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Before Steinberg was investigated for cyberstalking, he voted against it

Rep. Richard Steinberg, a Miami Beach Democrat accused of cyberstalking a married Miami female prosecutor, has voted for several laws that crack down on stalking-–one as recently as this week.

A review of voting records since Steinberg’s 2009 freshman session shows that the former Miami Beach commissioner has cast at least five votes to increase penalties on stalkers and sexual predators who use texting or electronic media during their crimes.

 Last week, Steinberg cast a committee vote for HB 1099-Stalking, which expands the definition of ‘aggravated stalking’ to include threats (and implied threats) made via electronic messages (e.g., texts, emails). The bill also expands the definition of “threat” to include any activity that “places another person in reasonable fear for his or her safety or safety of his or her family members.” Aggravated stalking is a third-degree felony (up to five years in prison), while stalking is a first-degree misdemeanor (up to one year in prison).

After allegedly sending several text messages to Assistant U.S. Attorney Marlene Fernandez-Karavetsos referring to her as “Sexxxy Mama” and asking about her newborn son, police began investigating Steinberg, who is suspected of engaging in stalking, the first-degree misdemeanor. Under the bill that he voted for last week, the inappropriate texts—which Steinberg admitted to sending—could be interpreted as an “implied threat,” given the fact that Fernadez-Karavetsos felt compelled to take her complaint to the police. However the bill, which is scheduled to be heard on the House Floor in the coming weeks, would not become law until October 1.

Steinberg, a Miami Beach lawyer who sits on the House Judiciary Committee, has also voted for other measures that relate to cyberstalking.

On Wednesday, the same day he released a statement apologizing for the unsolicited texts, Steinberg cast a committee vote in favor of HB 7047 – Sex Offenses, which requires sexual predators to file all of their instant message user names and email accounts with the Florida Department of Law Enforcement.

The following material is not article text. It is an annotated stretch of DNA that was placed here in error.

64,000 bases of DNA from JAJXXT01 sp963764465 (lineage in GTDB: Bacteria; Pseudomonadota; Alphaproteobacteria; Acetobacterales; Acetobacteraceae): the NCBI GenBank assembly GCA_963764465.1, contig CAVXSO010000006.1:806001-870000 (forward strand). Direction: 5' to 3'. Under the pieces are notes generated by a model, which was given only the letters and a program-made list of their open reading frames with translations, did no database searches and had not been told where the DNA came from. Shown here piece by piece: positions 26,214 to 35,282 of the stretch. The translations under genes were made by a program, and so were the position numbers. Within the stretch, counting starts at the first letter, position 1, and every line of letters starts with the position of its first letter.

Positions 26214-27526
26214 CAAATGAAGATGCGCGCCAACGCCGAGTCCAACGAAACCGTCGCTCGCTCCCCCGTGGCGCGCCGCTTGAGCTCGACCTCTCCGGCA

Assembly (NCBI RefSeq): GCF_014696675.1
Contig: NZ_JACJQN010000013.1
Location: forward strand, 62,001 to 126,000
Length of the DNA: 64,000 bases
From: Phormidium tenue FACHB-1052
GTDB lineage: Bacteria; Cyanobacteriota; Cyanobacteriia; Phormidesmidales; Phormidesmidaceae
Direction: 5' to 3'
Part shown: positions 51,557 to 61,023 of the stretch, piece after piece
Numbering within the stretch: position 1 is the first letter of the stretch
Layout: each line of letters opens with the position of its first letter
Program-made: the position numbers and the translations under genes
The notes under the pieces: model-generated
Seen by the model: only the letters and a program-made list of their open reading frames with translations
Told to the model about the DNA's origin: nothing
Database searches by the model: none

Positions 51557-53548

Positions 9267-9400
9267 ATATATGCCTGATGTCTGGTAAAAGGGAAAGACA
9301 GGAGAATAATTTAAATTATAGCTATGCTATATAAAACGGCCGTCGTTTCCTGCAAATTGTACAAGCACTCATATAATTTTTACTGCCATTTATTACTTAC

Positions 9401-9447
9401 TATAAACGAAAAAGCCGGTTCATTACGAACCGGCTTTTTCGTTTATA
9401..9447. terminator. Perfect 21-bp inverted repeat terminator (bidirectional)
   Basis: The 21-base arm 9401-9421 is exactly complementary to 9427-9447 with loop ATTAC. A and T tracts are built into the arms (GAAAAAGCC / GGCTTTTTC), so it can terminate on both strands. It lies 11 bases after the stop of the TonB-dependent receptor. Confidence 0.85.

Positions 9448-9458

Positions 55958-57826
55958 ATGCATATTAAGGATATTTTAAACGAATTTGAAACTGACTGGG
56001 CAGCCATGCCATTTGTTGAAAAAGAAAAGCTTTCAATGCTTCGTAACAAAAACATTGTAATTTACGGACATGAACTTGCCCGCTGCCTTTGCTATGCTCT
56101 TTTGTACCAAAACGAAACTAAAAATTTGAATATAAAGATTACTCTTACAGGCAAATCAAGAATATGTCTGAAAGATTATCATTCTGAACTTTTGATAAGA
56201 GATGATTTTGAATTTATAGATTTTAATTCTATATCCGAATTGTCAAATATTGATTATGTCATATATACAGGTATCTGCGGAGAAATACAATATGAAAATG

According to Miami Beach police, Steinberg used a Yahoo account--with user name “itsjustme24680"--to send anonymous text messages to Fernandez-Karavetsos. (Note: Steinberg is not suspected of a sexual abuse crime, and no law on sexual predators would apply to his case.)

Here are a few other measures cracking down on cyberstalking and sexting that Steinberg has supported in the last three years:

HB 75 - Offense of Sexting  (Vote: 4/7/2011, Judiciary Committee): Provides that minor commits offense of sexting if he or she knowingly uses computer, or any other device capable of electronic data transmission or distribution, to transmit or distribute to another minor any photograph or video of any person which depicts nudity & is harmful to minors; provides noncriminal & criminal penalties; provides that transmission, distribution, or possession of multiple photographs or videos is single offense if transmission occurs within 24-hour period, etc.

HB 7079 - OGSR/Voter Information (Vote: 4/29/2010, Full House): Provides victims of stalking public record exemptions from revealing personally identifying information in voter registration and voting records. 

 2012 -- HB 215 –  Video Voyeurism – (Vote: 1/25/2012, Judiciary Committee): The bill increases the penalties associated with video voyeurism offenses.  The penalty for a first-time violation of “video voyeurism,” “video voyeurism dissemination,” or “commercial video voyeurism dissemination” is increased from a 1st degree misdemeanor to a 3rd degree felony.  The penalty for a second or subsequent violation is increased from a 3rd degree felony to a 2nd degree felony.

HB 437 – Protection of Minors (Vote: 2/1/2012, Judiciary Committee): Designates act "Protect Our Children Act of 2012"; requires person convicted of second or subsequent violation of specified video voyeurism provisions to register as sexual predator; provides that if more than one child is involved in violation of provisions prohibiting sexual performance by child, each child involved in violation creates separate offense; requires person convicted of video voyeurism violations to register as sexual offender; revises definition of term "sexual offender" to include persons convicted of specified video voyeurism provisions; increases classification of specified video voyeurism offenses involving minors.